Early impact of the Affordable Care Act on oral contraceptive cost sharing, discontinuation, and nonadherence.
      ), so financial barriers will still exist. Moreover, the administration has separately proposed rules limiting the scope of Title X, a major federal funding program established to provide the aforementioned free or subsidized contraception. The revisions are expected to restrict the number of clinics eligible to receive federal funding for family planning (
      • Hasstedt K.
      A domestic gag rule and more: The Trump Administration’s proposed changes to Title X. Health Affairs Blog.
      ). Thus, access from these safety net clinics is not nearly as robust as a guarantee of contraceptive coverage without cost sharing.

      The Benefits of No-Cost Contraceptive Coverage

      The public and individual health benefits of contraception are well-known and serve as the basis for the Institute of Medicine's determination that contraception is an essential preventive health service. Unintended pregnancies are associated with a lower likelihood of initiating timely prenatal care and completing the recommended number of prenatal visits, a higher likelihood of smoking prenatally and postpartum, higher rates of preterm and low-birth-weight infants, and an increased risk of postpartum depression (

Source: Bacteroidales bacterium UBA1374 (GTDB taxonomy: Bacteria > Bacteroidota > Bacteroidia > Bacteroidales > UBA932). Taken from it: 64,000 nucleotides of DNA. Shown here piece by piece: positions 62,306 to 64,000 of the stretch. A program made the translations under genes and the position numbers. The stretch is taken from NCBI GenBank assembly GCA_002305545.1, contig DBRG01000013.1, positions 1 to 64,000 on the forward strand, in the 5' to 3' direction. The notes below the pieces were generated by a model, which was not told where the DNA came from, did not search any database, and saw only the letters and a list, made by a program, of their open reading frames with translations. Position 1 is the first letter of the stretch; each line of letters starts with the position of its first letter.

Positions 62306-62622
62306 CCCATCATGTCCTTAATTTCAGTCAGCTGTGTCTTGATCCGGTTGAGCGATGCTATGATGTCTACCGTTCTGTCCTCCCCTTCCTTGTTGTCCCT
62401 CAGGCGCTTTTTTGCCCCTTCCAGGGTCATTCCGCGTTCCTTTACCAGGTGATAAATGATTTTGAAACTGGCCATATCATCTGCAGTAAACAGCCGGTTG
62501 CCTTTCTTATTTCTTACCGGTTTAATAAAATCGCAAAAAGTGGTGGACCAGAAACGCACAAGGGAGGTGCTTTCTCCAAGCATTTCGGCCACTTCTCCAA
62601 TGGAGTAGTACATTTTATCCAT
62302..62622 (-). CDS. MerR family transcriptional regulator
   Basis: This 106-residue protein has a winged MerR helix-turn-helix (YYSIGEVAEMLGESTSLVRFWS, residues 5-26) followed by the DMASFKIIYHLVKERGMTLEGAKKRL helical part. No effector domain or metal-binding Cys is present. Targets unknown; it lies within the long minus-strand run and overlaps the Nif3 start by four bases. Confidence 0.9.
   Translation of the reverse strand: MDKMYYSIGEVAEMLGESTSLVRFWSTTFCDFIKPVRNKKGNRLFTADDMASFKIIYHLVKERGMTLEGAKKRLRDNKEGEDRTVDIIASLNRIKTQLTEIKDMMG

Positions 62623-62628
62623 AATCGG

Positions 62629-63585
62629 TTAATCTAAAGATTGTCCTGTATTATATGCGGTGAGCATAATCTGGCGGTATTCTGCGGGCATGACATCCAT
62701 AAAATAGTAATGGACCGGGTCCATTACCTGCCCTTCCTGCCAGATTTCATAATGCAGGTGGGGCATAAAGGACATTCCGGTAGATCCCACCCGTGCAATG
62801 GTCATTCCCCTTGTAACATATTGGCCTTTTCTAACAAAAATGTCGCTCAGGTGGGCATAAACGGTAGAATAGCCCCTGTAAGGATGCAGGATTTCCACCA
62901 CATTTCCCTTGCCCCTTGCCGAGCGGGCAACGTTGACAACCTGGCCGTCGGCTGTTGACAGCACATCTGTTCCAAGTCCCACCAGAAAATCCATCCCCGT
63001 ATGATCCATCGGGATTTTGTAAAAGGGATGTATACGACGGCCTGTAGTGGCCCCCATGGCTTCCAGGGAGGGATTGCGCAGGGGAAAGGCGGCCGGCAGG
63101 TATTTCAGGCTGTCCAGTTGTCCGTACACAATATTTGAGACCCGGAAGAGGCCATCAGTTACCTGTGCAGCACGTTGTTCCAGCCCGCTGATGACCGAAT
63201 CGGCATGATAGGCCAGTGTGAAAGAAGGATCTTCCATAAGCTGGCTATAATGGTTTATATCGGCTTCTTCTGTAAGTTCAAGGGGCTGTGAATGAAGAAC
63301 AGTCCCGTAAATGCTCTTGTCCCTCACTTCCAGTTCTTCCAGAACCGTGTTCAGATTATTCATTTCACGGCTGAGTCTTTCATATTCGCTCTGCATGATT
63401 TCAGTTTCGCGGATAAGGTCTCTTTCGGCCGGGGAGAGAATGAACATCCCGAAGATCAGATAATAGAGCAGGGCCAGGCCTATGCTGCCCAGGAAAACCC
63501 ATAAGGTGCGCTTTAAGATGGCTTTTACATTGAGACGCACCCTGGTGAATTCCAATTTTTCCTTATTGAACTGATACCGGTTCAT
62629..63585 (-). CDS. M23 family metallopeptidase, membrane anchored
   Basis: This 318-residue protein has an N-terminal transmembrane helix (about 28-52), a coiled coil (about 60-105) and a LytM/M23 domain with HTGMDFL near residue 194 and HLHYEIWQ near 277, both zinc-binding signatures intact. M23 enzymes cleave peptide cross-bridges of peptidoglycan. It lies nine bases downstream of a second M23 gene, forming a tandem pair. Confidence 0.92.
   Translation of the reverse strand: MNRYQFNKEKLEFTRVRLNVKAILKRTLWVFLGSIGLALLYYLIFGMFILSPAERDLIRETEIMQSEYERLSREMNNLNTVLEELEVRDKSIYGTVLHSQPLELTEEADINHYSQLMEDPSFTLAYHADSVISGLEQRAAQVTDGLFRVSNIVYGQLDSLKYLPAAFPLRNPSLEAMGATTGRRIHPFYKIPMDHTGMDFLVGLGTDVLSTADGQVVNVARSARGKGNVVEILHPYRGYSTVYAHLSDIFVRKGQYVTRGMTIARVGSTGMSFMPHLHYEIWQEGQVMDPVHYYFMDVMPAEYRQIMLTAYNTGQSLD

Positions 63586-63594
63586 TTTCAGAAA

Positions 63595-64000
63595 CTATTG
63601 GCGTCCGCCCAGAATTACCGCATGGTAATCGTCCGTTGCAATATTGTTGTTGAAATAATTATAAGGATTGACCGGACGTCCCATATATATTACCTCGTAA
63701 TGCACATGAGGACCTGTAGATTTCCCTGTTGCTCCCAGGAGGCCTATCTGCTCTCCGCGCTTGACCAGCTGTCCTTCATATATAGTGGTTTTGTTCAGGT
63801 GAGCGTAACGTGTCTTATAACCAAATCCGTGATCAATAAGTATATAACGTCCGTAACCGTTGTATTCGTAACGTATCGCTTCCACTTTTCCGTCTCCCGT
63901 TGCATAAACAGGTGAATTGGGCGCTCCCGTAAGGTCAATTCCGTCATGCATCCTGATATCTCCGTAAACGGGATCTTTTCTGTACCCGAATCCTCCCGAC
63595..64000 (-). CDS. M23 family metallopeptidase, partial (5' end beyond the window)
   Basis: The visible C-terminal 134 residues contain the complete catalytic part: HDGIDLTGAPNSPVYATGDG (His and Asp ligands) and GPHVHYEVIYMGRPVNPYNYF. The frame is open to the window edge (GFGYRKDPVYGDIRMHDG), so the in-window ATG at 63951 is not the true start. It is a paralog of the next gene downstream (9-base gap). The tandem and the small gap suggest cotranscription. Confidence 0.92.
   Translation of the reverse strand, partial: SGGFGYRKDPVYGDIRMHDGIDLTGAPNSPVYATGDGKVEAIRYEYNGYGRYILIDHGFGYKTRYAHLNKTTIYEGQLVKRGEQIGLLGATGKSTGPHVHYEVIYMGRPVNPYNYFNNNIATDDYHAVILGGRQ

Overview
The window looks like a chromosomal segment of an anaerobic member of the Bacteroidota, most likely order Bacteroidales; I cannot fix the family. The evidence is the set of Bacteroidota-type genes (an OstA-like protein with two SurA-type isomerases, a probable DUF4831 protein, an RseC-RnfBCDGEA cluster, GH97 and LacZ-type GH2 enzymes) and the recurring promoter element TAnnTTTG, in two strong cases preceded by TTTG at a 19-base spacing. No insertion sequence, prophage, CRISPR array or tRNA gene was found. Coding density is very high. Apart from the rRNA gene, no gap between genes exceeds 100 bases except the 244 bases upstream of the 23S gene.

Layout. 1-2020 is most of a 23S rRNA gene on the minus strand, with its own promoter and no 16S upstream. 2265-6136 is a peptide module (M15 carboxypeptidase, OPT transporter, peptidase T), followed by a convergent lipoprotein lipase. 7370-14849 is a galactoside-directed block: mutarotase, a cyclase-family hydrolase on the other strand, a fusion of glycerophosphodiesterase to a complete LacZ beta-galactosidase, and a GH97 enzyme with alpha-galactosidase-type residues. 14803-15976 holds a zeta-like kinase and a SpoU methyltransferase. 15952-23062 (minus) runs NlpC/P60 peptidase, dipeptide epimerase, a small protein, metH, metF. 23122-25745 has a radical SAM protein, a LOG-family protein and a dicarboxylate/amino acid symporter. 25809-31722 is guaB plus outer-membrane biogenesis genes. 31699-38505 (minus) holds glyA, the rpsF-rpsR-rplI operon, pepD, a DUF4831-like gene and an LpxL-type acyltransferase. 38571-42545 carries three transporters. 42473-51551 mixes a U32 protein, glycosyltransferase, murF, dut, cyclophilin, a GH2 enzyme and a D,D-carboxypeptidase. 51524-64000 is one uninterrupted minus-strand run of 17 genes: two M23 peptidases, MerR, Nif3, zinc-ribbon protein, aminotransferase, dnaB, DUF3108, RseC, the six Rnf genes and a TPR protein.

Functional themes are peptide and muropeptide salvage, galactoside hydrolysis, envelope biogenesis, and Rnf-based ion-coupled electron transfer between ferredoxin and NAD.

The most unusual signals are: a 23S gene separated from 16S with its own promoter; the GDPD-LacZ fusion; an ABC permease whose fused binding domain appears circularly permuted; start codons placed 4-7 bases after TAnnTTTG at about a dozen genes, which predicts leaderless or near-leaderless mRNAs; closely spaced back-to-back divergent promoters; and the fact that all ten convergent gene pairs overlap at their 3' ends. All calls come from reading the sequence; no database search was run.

• Cheng D.
      • Schwarz E.B.
      • Douglas E.
      • Horon I.
      Unintended pregnancy and associated maternal preconception, prenatal and postpartum behaviors.
      ,
      • Finer L.B.
      • Zolna M.R.